Signing with the enemy
- Published: March 14, 2013 at 07:11 p.m.
- Updated: March 17, 2013 at 08:17 p.m.
Wes Welker just wants to win a championship. And if he happens to be able to stick it to the Patriots? Well, that's even better. While Welker might not admit he made the move out of spite, he still signed up with his former quarterback's biggest rival. But it's not unprecedented. Here's a look at some of the big NFL stars who signed with the enemy.
Marcus Allen - Raiders/Chiefs
Allen still remains to this day one of the most popular players in Raiders history. A Heisman Trophy-winning tailback at USC, Allen jumped immediately to the Los Angeles Raiders, who would win a Super Bowl in 1983. Yet, for reasons undisclosed, Allen fell out of favor with owner Al Davis and the relationship never thawed. Allen joined the Chiefs. Those Monday night games with Allen running wild on the field and Davis' steely gaze looking down were some of the most riveting NFL moments of the 1990s.
Brett Favre - Packers/Vikings
This one is likely still fresh in our mind. Favre retired, returned and then retired again. And then there was something where he went to the Jets, got Eric Mangini fired and the team ended up with Mark Sanchez. Sorry, that part gets fuzzy. Favre did eventually sign up with the Vikings and the look of him in Minnesota was one of the most surreal of my football memory.
Deion Sanders - Falcons/49ers/Cowboys
Sanders became one of the first mercenaries in current NFL free agency when he went from the Falcons to the NFC West-rival 49ers. After he led the 49ers to a Super Bowl title, Sanders then joined San Francisco's rival at the time, the Dallas Cowboys, and helped them to the Lombardi Trophy.
Ken Norton, Jr. - Cowboys/49ers
Norton was a key cog in the middle of the Cowboys teams which won Super Bowl XXVII and Super Bowl XXVIII. Then he did the unthinkable when he joined the rival 49ers in the middle of this great feud. Norton's switch paid off immediately when the 49ers won Super Bowl XXIX. As an added twist, the UCLA alum then became a coaching assistant at USC before he followed Pete Carroll to Seattle.
Adam Vinatieri - Colts/Patriots
When Vinatieri was unceremoniously dumped by the Patriots (notice a trend) one of the first things he wanted to do was stick it to his former team by joining Peyton Manning and the Indianapolis Colts. And it should be noted the Patriots haven't won a Super Bowl without him.
Rod Woodson - Steelers/Ravens
There was a buffer between spots with a quick trip out to San Francisco. But Woodson did the unthinkable when one of the Steelers all-time greats jumped to the other side of this bitter blood feud. Even more sickening for Steelers fans, he helped the Ravens to a Super Bowl title in 2000.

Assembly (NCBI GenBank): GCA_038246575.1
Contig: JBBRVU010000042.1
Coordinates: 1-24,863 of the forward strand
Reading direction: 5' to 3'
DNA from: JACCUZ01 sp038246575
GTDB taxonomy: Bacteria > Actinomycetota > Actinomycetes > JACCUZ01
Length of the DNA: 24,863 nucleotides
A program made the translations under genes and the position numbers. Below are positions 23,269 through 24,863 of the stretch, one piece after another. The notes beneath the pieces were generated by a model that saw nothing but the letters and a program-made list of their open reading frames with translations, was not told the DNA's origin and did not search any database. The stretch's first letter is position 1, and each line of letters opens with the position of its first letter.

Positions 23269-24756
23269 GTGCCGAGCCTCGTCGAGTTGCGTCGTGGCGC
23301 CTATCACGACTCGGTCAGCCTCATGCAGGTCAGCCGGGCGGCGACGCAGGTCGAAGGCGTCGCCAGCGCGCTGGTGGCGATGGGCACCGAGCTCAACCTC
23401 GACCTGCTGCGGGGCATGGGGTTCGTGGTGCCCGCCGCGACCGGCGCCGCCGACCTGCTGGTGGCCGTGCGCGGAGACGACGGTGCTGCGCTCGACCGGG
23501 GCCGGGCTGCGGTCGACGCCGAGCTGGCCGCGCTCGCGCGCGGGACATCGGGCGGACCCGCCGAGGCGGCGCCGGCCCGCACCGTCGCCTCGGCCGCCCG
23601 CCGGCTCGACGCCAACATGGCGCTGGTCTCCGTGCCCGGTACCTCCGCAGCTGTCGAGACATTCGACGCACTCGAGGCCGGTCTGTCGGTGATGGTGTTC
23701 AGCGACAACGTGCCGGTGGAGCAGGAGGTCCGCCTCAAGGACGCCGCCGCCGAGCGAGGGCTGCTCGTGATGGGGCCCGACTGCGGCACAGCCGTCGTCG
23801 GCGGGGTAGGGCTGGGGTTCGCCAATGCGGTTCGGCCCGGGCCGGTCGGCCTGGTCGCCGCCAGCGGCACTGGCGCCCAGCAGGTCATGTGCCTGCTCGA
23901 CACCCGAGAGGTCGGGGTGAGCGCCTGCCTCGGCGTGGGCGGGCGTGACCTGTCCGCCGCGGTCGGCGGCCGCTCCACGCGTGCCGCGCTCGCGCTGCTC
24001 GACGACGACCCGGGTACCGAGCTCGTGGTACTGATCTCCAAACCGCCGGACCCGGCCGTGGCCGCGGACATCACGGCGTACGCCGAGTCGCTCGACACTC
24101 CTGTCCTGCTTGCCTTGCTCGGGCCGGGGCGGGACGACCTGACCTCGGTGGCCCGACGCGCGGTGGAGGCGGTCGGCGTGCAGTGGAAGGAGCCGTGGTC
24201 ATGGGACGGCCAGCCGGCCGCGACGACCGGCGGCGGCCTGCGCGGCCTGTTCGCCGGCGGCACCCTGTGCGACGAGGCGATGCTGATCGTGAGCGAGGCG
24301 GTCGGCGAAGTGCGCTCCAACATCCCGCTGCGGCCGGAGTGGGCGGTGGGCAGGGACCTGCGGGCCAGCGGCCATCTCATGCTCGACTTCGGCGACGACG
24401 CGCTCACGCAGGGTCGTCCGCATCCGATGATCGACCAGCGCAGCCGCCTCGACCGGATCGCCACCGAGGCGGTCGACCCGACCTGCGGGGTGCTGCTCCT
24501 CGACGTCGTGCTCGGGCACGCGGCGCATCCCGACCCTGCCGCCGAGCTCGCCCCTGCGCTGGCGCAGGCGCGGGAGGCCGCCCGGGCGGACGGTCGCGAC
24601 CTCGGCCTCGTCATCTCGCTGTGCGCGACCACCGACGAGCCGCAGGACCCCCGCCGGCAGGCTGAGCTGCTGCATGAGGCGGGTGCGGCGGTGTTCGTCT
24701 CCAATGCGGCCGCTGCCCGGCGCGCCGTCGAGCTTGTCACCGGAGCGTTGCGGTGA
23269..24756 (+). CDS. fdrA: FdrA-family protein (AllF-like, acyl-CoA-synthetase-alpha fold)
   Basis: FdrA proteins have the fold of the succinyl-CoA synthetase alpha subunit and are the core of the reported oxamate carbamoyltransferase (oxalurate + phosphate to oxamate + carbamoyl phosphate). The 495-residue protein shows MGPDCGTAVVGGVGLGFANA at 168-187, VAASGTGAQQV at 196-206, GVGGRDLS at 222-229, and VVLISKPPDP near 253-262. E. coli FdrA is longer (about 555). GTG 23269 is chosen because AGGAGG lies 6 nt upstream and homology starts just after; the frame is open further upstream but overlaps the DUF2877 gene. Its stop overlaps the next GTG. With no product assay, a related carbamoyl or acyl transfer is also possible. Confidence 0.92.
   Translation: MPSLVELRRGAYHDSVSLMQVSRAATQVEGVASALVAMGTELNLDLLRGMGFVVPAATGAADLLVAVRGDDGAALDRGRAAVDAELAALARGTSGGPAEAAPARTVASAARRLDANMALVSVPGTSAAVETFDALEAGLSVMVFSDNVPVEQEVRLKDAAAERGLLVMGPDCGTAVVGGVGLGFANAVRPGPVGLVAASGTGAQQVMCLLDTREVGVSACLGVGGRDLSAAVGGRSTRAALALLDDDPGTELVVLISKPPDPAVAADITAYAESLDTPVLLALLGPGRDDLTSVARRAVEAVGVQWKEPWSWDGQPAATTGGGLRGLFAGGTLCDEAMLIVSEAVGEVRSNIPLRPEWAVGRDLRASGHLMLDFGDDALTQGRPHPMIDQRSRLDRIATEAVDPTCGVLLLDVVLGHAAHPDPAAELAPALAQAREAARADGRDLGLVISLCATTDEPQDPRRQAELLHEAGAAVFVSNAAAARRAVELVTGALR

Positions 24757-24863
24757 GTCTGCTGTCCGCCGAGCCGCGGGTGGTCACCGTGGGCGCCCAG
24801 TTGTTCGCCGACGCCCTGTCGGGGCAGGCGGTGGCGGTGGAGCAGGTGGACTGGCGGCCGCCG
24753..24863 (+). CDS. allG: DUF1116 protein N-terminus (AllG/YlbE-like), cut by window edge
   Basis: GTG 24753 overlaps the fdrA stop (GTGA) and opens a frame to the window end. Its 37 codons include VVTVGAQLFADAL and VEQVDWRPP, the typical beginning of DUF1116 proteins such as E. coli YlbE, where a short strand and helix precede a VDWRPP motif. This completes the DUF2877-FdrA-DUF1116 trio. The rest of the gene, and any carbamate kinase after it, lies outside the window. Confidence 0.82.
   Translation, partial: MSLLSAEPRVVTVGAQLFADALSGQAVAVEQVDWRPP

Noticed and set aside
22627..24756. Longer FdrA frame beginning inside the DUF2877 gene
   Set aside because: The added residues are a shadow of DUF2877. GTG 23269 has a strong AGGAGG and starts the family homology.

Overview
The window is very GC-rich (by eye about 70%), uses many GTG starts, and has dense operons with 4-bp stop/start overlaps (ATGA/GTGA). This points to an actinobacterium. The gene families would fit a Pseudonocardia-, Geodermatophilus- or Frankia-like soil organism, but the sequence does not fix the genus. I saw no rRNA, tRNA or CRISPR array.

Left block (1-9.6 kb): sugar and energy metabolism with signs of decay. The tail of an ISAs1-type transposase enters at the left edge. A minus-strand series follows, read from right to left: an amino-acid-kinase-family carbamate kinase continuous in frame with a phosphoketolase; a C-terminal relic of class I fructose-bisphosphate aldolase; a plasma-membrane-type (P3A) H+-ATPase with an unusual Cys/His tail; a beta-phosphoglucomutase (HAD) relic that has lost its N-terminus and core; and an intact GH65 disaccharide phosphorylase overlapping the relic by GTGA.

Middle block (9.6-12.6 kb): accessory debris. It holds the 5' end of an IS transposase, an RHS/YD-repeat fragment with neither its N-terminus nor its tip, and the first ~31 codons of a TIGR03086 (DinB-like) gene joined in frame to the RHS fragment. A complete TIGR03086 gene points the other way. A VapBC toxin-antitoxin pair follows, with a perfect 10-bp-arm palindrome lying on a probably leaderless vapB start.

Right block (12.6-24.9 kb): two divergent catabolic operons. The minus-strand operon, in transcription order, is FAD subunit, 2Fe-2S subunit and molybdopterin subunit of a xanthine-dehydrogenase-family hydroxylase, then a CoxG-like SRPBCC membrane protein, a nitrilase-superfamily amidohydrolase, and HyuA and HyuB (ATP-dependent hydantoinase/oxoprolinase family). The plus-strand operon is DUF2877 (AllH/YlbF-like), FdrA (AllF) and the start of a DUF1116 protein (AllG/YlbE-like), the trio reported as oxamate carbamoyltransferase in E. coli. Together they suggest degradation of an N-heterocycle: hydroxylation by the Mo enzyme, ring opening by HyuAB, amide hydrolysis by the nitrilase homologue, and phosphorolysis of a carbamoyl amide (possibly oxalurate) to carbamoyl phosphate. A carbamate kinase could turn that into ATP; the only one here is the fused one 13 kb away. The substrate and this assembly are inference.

Bill Belichick - Jets/Patriots
Belichick was the hand-picked successor for the New York Jets when Bill Parcells stepped down after the 1999 season. Belichick was actually hired as the Jets coach, but in one of the strangest scenes in NFL history Belichick used his hiring press conference to announce his resignation. He then went on to the Patriots and, well, you know the rest.
Curtis Martin - Patriots/Jets
Martin started his Hall of Fame career with the Patriots, but as a restricted free-agent in 1998, he signed a deal with the New York Jets to rejoin his former coach Bill Parcells. Just adding a further wrinkle to this rivalry.
Thurman Thomas - Bills/ Dolphins
Thomas was one of the lynchpins in the high-powered Bills offense which won four AFC championships to kick off the 1990s. But when Thomas' run was over in Buffalo, he tried to keep the magic going for one more season in Miami in 2000.
Lyle Alzado - Broncos/Raiders
All right, Alzado was traded from the Broncos to the Browns. And then it was Cleveland who traded him to the Raiders. So, it's not like he signed with them. But just to share a story from his first week with the Raiders, Alzado had trouble keeping his helmet on during practice as it kept popping off his head. As Alzado further mused, he felt it was some force in the universe which tried to keep a Raiders helmet off his head.
Isaac Bruce - L.A. Rams/49ers
There aren't many indignities for fans of the Los Angeles Rams to suffer through, especially since the St. Louis version already won a Super Bowl. But the final gut-punch came when the very last of the Los Angeles Rams signed a deal with the San Francisco 49ers. That, friends, was too far.
Art Monk - Redskins/Eagles
Redskins fans wished Monk well when he left the team after the 1993 season and joined the Jets the following year. It's the business of football. A lot of those fans didn't quite understand when Monk joined the Eagles in 1995.
Emmitt Smith - Cowboys/Cardinals
All right, all right, to see Smith go from the Cowboys to the Cardinals didn't jolt you as if, say, he went to the Redskins, Giants or Eagles. But still, this was a NFC East rival. What, you aren't buying this? Fair enough.
Greg Jennings - Packers/Vikings
Following in the footsteps of his erstwhile gunslinger, Greg Jennings decided to make the trek across the border and leave behind the Frozen Tundra for the Metrodome. Green Bay fans will likely miss Jennings and his crazy commercials, but not as much as Jennings will miss Aaron Rodgers. He won't find it quite as easy to catch passes in bed when they're delivered from erratic arm of Christian Ponder.